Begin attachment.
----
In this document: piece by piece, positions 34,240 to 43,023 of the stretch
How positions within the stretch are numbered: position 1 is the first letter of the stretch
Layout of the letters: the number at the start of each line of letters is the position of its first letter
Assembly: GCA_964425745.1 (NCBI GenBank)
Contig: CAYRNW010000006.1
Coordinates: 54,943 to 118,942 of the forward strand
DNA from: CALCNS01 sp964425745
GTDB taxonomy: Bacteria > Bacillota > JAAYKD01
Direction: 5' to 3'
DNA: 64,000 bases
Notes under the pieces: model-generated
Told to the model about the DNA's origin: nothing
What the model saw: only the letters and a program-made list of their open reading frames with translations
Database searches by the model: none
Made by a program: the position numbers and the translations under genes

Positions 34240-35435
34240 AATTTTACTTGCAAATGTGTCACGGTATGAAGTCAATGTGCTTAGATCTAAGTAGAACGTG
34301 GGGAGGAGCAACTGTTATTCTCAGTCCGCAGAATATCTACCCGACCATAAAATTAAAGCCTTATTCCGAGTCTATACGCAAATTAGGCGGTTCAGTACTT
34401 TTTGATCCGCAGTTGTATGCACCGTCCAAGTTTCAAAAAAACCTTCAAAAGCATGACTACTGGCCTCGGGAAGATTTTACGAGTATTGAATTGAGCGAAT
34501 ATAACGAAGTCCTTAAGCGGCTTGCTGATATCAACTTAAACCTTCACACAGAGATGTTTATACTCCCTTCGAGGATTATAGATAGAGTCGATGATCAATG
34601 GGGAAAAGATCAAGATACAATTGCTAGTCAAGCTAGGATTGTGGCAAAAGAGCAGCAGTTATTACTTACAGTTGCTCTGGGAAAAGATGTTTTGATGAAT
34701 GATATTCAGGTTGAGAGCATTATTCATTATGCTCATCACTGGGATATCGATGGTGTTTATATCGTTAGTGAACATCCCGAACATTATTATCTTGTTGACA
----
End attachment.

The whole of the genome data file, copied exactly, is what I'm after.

In this document: piece by piece, positions 34,240 to 43,023 of the stretch
How positions within the stretch are numbered: position 1 is the first letter of the stretch
Layout of the letters: the number at the start of each line of letters is the position of its first letter
Assembly: GCA_964425745.1 (NCBI GenBank)
Contig: CAYRNW010000006.1
Coordinates: 54,943 to 118,942 of the forward strand
DNA from: CALCNS01 sp964425745
GTDB taxonomy: Bacteria > Bacillota > JAAYKD01
Direction: 5' to 3'
DNA: 64,000 bases
Notes under the pieces: model-generated
Told to the model about the DNA's origin: nothing
What the model saw: only the letters and a program-made list of their open reading frames with translations
Database searches by the model: none
Made by a program: the position numbers and the translations under genes

Positions 34240-35435
34240 AATTTTACTTGCAAATGTGTCACGGTATGAAGTCAATGTGCTTAGATCTAAGTAGAACGTG
34301 GGGAGGAGCAACTGTTATTCTCAGTCCGCAGAATATCTACCCGACCATAAAATTAAAGCCTTATTCCGAGTCTATACGCAAATTAGGCGGTTCAGTACTT
34401 TTTGATCCGCAGTTGTATGCACCGTCCAAGTTTCAAAAAAACCTTCAAAAGCATGACTACTGGCCTCGGGAAGATTTTACGAGTATTGAATTGAGCGAAT
34501 ATAACGAAGTCCTTAAGCGGCTTGCTGATATCAACTTAAACCTTCACACAGAGATGTTTATACTCCCTTCGAGGATTATAGATAGAGTCGATGATCAATG
34601 GGGAAAAGATCAAGATACAATTGCTAGTCAAGCTAGGATTGTGGCAAAAGAGCAGCAGTTATTACTTACAGTTGCTCTGGGAAAAGATGTTTTGATGAAT
34701 GATATTCAGGTTGAGAGCATTATTCATTATGCTCATCACTGGGATATCGATGGTGTTTATATCGTTAGTGAACATCCCGAACATTATTATCTTGTTGACA